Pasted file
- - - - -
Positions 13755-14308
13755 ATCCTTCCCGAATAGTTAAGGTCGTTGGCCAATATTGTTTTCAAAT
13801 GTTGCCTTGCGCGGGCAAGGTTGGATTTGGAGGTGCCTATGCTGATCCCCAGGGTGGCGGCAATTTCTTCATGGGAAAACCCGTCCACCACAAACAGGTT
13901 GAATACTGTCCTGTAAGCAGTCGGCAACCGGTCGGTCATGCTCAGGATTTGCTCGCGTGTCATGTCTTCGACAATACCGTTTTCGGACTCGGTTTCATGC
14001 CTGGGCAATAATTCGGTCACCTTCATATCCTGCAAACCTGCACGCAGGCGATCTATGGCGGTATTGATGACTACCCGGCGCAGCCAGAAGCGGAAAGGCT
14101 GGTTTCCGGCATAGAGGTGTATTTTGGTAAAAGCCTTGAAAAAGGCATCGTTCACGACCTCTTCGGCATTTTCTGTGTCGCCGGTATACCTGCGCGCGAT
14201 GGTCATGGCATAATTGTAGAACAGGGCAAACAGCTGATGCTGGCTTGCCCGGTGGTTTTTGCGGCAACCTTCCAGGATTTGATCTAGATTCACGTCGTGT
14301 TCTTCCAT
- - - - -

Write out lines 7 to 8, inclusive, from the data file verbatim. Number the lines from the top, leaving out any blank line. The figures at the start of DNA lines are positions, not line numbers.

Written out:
14201 GGTCATGGCATAATTGTAGAACAGGGCAAACAGCTGATGCTGGCTTGCCCGGTGGTTTTTGCGGCAACCTTCCAGGATTTGATCTAGATTCACGTCGTGT
14301 TCTTCCAT